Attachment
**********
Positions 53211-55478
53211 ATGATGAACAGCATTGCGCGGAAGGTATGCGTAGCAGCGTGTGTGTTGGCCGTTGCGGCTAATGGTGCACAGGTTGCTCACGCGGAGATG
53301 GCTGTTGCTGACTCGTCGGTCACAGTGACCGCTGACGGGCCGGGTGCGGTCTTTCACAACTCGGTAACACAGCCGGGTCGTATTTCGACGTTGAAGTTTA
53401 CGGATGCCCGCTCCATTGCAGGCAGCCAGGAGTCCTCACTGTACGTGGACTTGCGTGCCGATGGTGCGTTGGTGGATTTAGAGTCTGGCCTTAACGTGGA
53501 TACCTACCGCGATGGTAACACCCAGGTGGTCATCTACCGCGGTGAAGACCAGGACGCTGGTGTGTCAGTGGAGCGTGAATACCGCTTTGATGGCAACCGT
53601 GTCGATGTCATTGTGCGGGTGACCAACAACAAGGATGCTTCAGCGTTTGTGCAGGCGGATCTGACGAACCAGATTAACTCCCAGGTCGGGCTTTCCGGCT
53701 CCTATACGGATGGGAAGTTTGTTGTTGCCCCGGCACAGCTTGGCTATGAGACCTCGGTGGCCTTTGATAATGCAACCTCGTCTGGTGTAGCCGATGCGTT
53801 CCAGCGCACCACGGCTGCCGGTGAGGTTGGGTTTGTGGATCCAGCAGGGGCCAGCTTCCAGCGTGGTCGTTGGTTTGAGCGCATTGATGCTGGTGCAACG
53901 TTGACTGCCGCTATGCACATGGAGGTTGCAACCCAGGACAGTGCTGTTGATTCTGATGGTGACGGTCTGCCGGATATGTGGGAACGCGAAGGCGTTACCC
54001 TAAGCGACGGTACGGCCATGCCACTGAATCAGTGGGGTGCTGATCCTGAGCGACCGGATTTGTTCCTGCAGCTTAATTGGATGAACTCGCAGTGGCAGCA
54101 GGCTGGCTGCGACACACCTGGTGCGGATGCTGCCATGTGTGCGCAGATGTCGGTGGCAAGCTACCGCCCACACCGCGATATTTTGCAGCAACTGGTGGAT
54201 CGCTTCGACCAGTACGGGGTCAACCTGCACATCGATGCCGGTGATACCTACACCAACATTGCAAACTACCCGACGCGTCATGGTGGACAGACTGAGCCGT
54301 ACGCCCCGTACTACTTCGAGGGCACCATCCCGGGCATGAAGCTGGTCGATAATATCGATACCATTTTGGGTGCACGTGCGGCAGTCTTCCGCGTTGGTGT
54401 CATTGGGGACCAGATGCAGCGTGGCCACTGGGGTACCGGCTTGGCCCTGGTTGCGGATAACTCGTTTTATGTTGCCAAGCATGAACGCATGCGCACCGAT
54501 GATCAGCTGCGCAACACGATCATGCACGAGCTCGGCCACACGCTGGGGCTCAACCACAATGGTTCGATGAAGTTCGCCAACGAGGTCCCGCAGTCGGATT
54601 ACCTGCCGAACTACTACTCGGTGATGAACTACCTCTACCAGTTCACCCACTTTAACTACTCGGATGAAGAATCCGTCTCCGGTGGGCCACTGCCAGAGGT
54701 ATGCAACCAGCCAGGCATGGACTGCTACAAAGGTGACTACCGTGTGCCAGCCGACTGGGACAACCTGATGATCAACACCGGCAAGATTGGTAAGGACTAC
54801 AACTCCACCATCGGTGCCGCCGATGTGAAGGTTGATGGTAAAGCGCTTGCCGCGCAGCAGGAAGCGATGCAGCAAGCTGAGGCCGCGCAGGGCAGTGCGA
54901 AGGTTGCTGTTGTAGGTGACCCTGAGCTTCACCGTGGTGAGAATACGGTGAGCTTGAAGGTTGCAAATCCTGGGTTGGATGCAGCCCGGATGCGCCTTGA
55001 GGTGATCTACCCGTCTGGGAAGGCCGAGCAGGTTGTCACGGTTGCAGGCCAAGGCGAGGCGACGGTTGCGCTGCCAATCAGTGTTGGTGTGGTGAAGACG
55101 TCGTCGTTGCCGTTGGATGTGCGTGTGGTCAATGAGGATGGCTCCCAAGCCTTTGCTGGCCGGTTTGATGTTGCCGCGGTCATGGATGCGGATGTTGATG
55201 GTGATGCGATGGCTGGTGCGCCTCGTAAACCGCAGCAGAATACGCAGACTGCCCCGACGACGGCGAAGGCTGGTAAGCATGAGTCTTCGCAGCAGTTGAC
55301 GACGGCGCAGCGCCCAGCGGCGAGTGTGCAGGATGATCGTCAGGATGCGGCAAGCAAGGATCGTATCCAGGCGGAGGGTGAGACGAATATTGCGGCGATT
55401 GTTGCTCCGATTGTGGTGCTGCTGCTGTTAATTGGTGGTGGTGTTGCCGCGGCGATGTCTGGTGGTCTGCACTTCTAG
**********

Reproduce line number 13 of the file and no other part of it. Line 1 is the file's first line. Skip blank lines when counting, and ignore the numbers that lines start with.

54301 ACGCCCCGTACTACTTCGAGGGCACCATCCCGGGCATGAAGCTGGTCGATAATATCGATACCATTTTGGGTGCACGTGCGGCAGTCTTCCGCGTTGGTGT